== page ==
National Catholic Register

Culture of Life

Kids First, Always

Family Matters

BY Tom & Caroline McDonald

May 11-17, 2008 Issue | Posted 5/6/08 at 4:16 PM

 

My husband and I are recently divorced. I have custody of our three young children, but their father lives nearby and sees them frequently. He and I are not on good terms right now, and I am worried about the effect this tension will have on our children. What can I do?

We are terribly sorry about the failure of your marriage — and about how easy civil divorce has become with so-called “no fault” laws.

The stark reality is that divorce has harmful effects on children. There is no getting around that. Still, you can take steps to minimize the impact and provide as comforting and healthy an environment as possible under the tragic circumstances.

First, the most important priority is to place the needs of the children first. A rift between their parents causes great anxiety to kids, and they need to be reassured of the love and support of both their mother and father — even when, outside of their earshot, the two of you aren’t getting along.

To minimize the emotional upheaval, it is vital that the two of you not argue in front of the children. As difficult as this may be, you should treat each other with respect and civility at all times. This is for their mental and emotional health.

The great lie about divorce as a solution to discord is that we can end conflict by walking away from the other person. The reality, especially when young children are involved, is that life will demand constant regular contact between the man and woman: passing the kids back and forth for visitation, seeing each other at school conferences, ball games, first Communion, graduation and on and on. Regardless of the circumstances of the divorce, it is crucial for the estranged spouses to establish a civil relationship. Even if he won’t cooperate, you must do your utmost to keep peace.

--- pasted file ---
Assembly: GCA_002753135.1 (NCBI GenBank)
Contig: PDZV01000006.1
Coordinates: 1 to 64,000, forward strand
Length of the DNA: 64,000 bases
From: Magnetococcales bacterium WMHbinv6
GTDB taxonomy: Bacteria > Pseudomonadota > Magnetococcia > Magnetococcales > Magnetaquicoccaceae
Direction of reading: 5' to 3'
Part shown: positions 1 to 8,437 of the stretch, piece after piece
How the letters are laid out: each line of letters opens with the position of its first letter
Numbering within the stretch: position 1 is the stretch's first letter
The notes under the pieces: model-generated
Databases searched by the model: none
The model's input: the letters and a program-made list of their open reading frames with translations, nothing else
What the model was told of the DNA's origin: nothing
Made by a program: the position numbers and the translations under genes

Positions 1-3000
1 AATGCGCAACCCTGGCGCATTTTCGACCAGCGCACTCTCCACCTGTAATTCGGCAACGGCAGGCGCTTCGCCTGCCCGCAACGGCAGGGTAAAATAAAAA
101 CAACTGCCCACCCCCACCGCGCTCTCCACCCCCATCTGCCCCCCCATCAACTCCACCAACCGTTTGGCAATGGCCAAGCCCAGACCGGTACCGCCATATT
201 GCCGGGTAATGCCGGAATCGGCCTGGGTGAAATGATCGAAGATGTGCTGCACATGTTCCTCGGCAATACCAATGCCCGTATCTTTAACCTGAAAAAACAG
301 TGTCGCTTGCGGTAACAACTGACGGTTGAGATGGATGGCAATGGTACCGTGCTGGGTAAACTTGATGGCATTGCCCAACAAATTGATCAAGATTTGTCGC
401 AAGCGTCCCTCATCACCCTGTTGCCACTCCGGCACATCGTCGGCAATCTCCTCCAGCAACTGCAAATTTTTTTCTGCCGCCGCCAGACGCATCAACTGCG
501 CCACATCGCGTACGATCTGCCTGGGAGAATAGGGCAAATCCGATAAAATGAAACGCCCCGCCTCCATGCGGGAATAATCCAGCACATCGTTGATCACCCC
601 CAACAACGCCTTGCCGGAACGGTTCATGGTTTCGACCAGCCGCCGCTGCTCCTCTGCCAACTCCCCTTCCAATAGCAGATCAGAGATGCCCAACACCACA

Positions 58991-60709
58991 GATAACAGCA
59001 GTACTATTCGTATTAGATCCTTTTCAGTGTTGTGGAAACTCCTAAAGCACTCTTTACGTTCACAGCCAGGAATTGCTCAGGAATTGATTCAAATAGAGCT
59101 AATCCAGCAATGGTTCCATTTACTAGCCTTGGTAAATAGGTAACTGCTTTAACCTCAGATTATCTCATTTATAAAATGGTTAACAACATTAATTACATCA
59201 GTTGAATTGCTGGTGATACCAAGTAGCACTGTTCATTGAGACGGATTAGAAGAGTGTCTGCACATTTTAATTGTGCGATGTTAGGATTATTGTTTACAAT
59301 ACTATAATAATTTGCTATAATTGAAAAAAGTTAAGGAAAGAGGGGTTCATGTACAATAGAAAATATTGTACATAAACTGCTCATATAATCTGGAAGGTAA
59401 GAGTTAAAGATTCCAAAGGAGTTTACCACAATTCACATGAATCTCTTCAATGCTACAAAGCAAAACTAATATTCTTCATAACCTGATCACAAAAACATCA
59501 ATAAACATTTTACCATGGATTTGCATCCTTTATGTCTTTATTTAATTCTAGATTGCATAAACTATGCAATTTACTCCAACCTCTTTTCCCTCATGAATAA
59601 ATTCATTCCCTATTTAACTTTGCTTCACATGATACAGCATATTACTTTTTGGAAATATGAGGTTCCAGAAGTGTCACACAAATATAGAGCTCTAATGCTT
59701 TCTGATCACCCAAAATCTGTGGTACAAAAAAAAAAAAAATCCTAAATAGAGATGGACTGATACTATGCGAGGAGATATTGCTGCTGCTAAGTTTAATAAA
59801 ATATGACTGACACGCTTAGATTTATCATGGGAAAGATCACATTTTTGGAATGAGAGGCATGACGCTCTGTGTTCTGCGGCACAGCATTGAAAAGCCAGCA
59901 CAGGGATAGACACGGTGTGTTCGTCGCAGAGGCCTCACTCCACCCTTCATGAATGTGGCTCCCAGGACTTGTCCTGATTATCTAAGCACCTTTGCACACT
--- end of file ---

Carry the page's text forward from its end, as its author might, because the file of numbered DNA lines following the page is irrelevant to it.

Second, this respect and civility should be evident to the children even when your estranged husband isn’t present. Well-intending friends and family members may try to support you by denigrating your husband. Politely but firmly ask them to refrain, and certainly don’t engage in it yourself. Regardless of your feelings, it is critical that you help your children to live out the Fourth Commandment to honor their father and love him as best they can.

Third, don’t make the mistake of thinking you can tough this out by yourself. It is tremendously difficult to remain strong and virtuous in the face of ongoing animosity and juggling life’s responsibilities alone. Receive the sacraments of reconciliation and the Eucharist frequently, in order that God’s abundant grace can renew you and your children. God’s loving mercy and grace can sustain us through anything, and keep us from falling into despair.

Try to ensure that the faith formation of your children continues through all of this, even when they are with your estranged husband. They need to feel the Heavenly Father’s comfort now more than ever too. Do whatever is necessary to come to an agreement with your spouse about getting the kids to Mass every Sunday, going to regular confession and receiving Catholic education. Even if he does not practice the faith, urge him to be flexible in this area above all others.

Finally, pray constantly! Ask for wisdom, compassion, patience and charity in all things, both for you and your estranged husband. God can work miracles — even in dire circumstances.


The McDonalds are

family-life coordinators

for the Archdiocese

of Mobile, Alabama.